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He squeezed the matchbox while I held the match. Crouching down to the ant hole, he trapped tiny black ants between his fingers and shoved them into the carton box that was to be their new home. Meanwhile, from behind me, a wrinkle-faced old lady, the skin of her toothless face like a rag, prodded me with her walking stick. "Help me cross the street, the pioneers have to help the elderly." Bending over to lay the baby match to its slumber, I saw it being overtaken by ants, but, yes, they wouldn't chew it up. Then grabbing her hand, we walked super slowly, as her spindly legs compressed and unfolded like dried tree branches that could crack at any moment. Out of the corner of my eye, I saw the tongue of the flame turn the matchbox to ashes. The box collapsed inside itself, the walls folding inwards and quickly turning to ash. I was irritated by her shallow, rapid breathing and happy once she stopped at a door and knocked. "Do you have some rubbing alcohol?" she said, drawing out the vowels in her words. I feared she'd get stuck on a vowel like a record player on a note and not finish the word.

I turned around to watch my friend holding a tiny green monster with two antennae upside down by its tail. Waving my hand, I beckoned him to come over. The old woman, meanwhile, was gesticulating with her walking stick, whirling it up and down and sideways like a sword. "What do you mean you don't have any rubbing alcohol? Don't you be shitting me. I am an elderly woman, how dare you treat me like that?" My friend slowly closed the gap in the matchbox, through which I could see the grasshopper pacing on its pin legs. As the carton box was tightly shut, that tiny green soul was barred the blue-gray expanse stretching out above us. My eyes wandered to and fro over that celestial sea where opaque clouds were barely moving, almost at a perfect standstill. I knew that somewhere far to the east, right on the border of Vladivostok, was the magic land of China where they manufactured pencils that had built-in erasers.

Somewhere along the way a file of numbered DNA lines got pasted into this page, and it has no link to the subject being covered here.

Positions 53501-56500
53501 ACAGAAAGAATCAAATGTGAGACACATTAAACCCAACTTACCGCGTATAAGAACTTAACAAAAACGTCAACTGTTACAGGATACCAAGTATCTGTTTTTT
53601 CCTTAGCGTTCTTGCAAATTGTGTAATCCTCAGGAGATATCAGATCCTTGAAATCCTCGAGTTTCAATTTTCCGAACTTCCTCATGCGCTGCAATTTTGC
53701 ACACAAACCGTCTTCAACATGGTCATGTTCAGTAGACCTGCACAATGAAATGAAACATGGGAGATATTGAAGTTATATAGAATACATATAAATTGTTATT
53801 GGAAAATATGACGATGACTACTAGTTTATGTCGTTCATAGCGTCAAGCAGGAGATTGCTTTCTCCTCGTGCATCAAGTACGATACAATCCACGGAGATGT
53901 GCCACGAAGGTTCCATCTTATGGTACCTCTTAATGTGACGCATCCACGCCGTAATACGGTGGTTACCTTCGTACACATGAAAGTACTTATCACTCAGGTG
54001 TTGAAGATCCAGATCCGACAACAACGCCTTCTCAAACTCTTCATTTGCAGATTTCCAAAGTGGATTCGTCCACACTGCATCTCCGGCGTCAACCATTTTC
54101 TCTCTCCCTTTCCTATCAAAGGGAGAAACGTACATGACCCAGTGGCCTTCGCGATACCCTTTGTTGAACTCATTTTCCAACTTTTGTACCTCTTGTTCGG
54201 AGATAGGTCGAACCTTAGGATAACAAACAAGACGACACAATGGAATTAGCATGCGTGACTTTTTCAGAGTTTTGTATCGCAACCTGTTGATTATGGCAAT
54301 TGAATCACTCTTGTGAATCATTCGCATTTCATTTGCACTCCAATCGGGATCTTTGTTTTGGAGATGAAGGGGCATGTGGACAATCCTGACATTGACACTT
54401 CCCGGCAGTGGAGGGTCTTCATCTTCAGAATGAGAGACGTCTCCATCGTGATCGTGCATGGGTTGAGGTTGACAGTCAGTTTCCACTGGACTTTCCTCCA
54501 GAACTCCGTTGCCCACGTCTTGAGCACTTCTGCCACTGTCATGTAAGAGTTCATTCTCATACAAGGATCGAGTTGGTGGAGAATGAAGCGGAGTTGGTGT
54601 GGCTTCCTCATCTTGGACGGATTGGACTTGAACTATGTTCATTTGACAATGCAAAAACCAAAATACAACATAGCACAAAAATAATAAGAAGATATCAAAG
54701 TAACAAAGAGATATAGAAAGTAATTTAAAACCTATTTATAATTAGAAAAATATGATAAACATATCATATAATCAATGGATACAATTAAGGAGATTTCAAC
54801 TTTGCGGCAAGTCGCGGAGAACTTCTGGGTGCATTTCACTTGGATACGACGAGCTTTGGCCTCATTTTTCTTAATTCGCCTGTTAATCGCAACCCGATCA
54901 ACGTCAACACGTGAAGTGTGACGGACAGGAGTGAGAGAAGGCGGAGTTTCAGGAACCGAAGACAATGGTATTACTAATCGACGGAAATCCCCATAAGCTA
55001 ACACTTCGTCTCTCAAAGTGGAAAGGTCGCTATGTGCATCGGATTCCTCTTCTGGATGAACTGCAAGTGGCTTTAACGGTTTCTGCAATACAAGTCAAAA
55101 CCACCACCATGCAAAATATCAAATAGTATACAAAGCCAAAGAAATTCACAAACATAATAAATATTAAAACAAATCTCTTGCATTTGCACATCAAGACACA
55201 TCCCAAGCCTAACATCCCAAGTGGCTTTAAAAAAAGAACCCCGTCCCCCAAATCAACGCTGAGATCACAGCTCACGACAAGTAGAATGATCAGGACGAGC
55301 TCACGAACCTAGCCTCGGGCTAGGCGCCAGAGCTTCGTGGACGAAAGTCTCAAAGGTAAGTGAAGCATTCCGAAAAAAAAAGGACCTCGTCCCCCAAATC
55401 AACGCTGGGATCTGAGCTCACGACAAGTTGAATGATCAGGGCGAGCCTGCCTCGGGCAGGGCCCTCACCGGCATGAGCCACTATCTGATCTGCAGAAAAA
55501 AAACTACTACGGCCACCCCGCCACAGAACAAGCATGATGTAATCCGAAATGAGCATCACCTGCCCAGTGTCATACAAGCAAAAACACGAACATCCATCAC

As his hand shoved the matchbox in his pocket, it pulled out a small yet thick bottle. "Granny, I have it for you," his voice had that naiveté of a child mixed with the authority of a policeman giving directions to an out-of-town visitor who lost his way. "Thank you, dear," the old lady said in her slow way, but as she was caught in a long vowel, he interrupted her. Pulling back the bottle from her eager-to-snatch hand, he calmly stated "two rubles." I felt so embarrassed for him at the moment. We, future pioneers, were supposed to learn to perform acts of kindness as a service to our country. "Just give it to her," I said, but in a hushed voice so that only he could hear. Maybe he could repent; after all, even Lenin was prone to acts of evil. In one story we read in school, he broke a vase and didn't at first admit to having done it. But two months later, his guilt drove him to tears and a confession.

My friend then said in an earnest childlike voice devoid of all adult authority, "Granny, we want ice cream. Please give us two rubles so we can go and buy it." Hunched over to adjust her kerchief, the old woman smoothed over the claylike clumps of white hair that seemed artificially glued on. Her legs were locked into a bent position at the knees and slightly twitched. "Here you go,” she said and opened her balled fist to reveal two crumpled rubles. I don't remember if we ended up getting ice cream later that day. That sunny afternoon was certainly perfect for losing ourselves in a jungle filled with lively hopping green grasshoppers.

 

Notes:

1.) I don't feel that this story should include historical information, but I think it may be relevant to know that it is set around the time of the Soviet anti-alcohol campaign of 1985-1987 during which the sale and production of alcohol were restricted and public drinking persecuted. One of the goals of the campaign was to reduce the negative impact of alcohol consumption on workplace productivity and economic growth.

2.) Also, I have a terminology issue. I am not 100% sure how to translate the Russian word спирт into English. I have found that either ethanol, isopropanol, or rubbing alcohol may be suitable.(Pomegranate has offered the tip that спирт is to be understood as ethanol and not isopropanol.)


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